>
>    def sigint_handler(sig, frame)
>        if inspect.getcleanupframe(frame) is None:
>            raise KeyboardInterrupt()
>        sys.setcleanuphook(functools.partial(sigint_handler, 0))
>
> Coroutine example is out of scope of this document, because it's
> implemention depends very much on a trampoline (or main loop) used by
> coroutine library.
>
>
> Unresolved Issues
> =================
>
> Interruption Inside With Statement Expression
> ---------------------------------------------
>
> Given the statement::
>
>    with open(filename):
>        do_something()
>
> Python can be interrupted after ``open`` is called, but before
> ``SETUP_WITH`` bytecode is executed. There are two possible decisions:
>
> * Protect expression inside ``with`` statement. This would need
>  another bytecode, since currently there is no delimiter at the start
>  of ``with`` expression
>
> * Let user write a wrapper if he considers it's important for his
>  use-case. Safe wrapper code might look like the following::
>
>    class FileWrapper(object):
>
>        def __init__(self, filename, mode):
>            self.filename = filename
>            self.mode = mode
>
>        def __enter__(self):
>            self.file = open(self.filename, self.mode)
>
>        def __exit__(self):
>            self.file.close()
>
>  Alternatively it can be written using context manager::
>
>    @contextmanager
>    def open_wrapper(filename, mode):
>        file = open(filename, mode)
>        try:
>            yield file
>        finally:
>            file.close()
>
>  This code is safe, as first part of generator (before yield) is
>  executed inside ``WITH_SETUP`` bytecode of caller
>
>
> Exception Propagation
> ---------------------
>
> Sometimes ``finally`` block or ``__enter__/__exit__`` method can be
> exited with an exception. Usually it's not a problem, since more
> important exception like ``KeyboardInterrupt`` or ``SystemExit``
> should be thrown instead. But it may be nice to be able to keep
> original exception inside a ``__context__`` attibute. So cleanup hook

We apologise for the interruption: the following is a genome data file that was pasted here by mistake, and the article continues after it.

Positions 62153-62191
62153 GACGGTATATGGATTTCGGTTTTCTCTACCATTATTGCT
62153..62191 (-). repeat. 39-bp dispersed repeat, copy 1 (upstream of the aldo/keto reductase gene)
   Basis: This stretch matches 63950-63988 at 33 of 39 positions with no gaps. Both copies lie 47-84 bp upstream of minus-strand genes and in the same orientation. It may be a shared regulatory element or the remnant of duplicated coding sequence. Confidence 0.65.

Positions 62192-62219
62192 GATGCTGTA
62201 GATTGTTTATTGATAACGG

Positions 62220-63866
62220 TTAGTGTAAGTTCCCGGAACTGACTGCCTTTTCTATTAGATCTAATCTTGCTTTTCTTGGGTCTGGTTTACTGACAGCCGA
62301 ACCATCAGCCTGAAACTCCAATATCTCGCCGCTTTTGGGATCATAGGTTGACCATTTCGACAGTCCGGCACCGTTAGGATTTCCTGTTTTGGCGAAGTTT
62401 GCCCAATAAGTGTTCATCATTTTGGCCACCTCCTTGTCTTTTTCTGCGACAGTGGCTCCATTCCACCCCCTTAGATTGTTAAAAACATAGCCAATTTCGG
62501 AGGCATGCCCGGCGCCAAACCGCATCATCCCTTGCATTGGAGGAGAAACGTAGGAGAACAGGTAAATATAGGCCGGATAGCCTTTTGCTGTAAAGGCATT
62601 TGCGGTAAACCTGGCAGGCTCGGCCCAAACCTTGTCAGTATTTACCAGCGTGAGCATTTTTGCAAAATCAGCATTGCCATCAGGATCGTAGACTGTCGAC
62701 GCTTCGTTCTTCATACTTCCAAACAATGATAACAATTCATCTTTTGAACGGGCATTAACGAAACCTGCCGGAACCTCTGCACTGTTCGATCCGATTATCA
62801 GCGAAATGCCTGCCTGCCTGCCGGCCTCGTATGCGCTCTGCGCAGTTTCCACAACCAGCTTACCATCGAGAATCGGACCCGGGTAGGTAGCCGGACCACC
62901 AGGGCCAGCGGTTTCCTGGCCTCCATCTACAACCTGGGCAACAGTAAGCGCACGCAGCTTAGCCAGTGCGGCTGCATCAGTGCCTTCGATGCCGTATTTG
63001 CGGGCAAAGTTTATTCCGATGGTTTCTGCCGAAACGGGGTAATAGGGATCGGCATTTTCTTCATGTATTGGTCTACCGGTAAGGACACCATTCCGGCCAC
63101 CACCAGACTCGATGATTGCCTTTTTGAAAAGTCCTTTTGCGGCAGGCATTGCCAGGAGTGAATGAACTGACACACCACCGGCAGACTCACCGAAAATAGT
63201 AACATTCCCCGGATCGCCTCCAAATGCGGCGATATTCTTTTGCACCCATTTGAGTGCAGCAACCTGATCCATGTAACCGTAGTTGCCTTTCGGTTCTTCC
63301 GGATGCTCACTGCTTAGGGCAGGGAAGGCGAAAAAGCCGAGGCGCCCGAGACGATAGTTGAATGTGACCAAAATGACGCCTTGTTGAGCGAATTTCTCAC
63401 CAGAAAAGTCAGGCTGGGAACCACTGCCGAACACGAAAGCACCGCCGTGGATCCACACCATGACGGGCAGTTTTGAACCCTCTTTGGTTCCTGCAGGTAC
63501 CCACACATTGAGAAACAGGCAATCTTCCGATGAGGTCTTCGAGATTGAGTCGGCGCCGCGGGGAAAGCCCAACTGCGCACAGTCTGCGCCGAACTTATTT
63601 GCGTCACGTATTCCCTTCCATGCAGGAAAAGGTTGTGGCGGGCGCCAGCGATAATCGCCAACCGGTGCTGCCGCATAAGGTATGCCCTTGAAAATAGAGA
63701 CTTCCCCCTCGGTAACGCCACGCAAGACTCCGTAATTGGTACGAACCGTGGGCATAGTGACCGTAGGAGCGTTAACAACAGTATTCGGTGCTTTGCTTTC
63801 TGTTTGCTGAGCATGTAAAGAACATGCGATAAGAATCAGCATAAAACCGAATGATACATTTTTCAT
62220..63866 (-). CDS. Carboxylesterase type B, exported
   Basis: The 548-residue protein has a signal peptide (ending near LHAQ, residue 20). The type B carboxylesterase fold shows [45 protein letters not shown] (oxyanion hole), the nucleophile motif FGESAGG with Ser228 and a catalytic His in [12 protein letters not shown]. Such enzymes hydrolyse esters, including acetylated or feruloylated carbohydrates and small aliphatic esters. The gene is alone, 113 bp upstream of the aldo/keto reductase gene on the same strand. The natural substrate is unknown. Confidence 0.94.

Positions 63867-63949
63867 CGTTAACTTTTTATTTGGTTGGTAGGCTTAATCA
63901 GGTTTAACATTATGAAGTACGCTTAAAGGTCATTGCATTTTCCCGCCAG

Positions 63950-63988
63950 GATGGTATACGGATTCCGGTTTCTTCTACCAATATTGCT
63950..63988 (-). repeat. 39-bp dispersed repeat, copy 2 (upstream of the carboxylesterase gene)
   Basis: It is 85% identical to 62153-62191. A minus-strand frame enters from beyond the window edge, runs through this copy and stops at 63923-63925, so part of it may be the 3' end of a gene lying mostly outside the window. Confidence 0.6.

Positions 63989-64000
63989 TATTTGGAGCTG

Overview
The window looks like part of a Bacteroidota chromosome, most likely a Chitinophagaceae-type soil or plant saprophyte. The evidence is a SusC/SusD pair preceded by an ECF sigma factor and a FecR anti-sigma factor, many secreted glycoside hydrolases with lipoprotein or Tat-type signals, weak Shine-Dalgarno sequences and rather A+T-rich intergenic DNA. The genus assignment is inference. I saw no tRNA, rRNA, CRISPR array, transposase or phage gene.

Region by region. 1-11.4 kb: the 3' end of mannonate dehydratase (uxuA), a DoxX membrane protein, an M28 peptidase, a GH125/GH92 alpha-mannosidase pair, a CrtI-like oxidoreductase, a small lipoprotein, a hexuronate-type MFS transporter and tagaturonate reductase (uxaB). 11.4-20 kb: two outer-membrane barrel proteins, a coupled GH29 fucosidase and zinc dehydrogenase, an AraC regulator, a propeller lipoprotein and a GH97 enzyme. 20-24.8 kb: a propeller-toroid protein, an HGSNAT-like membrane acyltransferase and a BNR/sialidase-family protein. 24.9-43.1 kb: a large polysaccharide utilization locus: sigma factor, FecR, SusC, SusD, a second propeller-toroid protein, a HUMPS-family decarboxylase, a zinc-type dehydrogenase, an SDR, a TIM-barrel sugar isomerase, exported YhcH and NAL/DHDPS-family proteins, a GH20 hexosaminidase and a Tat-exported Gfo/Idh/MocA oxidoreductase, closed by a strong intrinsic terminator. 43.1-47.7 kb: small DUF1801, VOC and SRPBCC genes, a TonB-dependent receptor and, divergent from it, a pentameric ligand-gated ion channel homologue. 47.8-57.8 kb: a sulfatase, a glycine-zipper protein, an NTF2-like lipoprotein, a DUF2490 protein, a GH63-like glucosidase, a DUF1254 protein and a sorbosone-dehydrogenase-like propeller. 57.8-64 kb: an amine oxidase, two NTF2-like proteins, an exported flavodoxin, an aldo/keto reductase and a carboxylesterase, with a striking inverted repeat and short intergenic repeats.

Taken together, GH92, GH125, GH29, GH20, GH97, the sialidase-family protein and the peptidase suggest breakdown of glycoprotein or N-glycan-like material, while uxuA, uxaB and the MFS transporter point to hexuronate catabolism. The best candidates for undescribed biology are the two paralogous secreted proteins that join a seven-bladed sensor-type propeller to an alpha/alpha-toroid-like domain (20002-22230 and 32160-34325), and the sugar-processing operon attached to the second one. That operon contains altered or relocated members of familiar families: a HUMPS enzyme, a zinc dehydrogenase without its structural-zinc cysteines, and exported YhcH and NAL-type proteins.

> signature may grow an exception argument::
>
>    def sigint_handler(sig, frame)
>        if inspect.getcleanupframe(frame) is None:
>            raise KeyboardInterrupt()
>        sys.setcleanuphook(retry_sigint)
>
>    def retry_sigint(frame, exception=None):
>        if inspect.getcleanupframe(frame) is None:
>            raise KeyboardInterrupt() from exception
>
> .. note::
>
>    No need to have three arguments like in ``__exit__`` method since
>    we have a ``__traceback__`` attribute in exception in Python 3.x
>
> Although, this will set ``__cause__`` for the exception, which is not
> exactly what's intended. So some hidden interpeter logic may be used
> to put ``__context__`` attribute on every exception raised in cleanup
> hook.
>
>
> Interruption Between Acquiring Resource and Try Block
> -----------------------------------------------------
>
> Example from the first section is not totally safe. Let's look closer::
>
>    lock.acquire()
>    try:
>        do_something()
>    finally:
>        lock.release()
>
> There is no way it can be fixed without modifying the code. The actual
> fix of this code depends very much on use case.
>
> Usually code can be fixed using a ``with`` statement::
>
>    with lock:
>        do_something()
>
> Although, for coroutines you usually can't use ``with`` statement
> because you need to ``yield`` for both aquire and release operations.
> So code might be rewritten as following::
>
>    try:
>        yield lock.acquire()
>        do_something()
>    finally:
>        yield lock.release()
>
> The actual lock code might need more code to support this use case,
> but implementation is usually trivial, like check if lock has been
> acquired and unlock if it is.
>
>
> Setting Interruption Context Inside Finally Itself
> --------------------------------------------------
>
> Some coroutine libraries may need to set a timeout for the finally
> clause itself. For example::
>
>    try:
>        do_something()
>    finally:
>        with timeout(0.5):
>            try:
>                yield do_slow_cleanup()
>            finally:
>                yield do_fast_cleanup()
>
> With current semantics timeout will either protect
> the whole ``with`` block or nothing at all, depending on the
> implementation of a library. What the author is intended is to treat
> ``do_slow_cleanup`` as an ordinary code, and ``do_fast_cleanup`` as a
> cleanup (non-interruptible one).
>
> Similar case might occur when using greenlets or tasklets.
>
> This case can be fixed by exposing ``f_in_cleanup`` as a counter, and
> by calling cleanup hook on each decrement.  Corouting library may then
> remember the value at timeout start, and compare it on each hook
> execution.
>
> But in practice example is considered to be too obscure to take in
> account.
>
>
> Alternative Python Implementations Support
> ==========================================
>
> We consider ``f_in_cleanup`` and implementation detail. The actual
> implementation may have some fake frame-like object passed to signal
> handler, cleanup hook and returned from ``getcleanupframe``. The only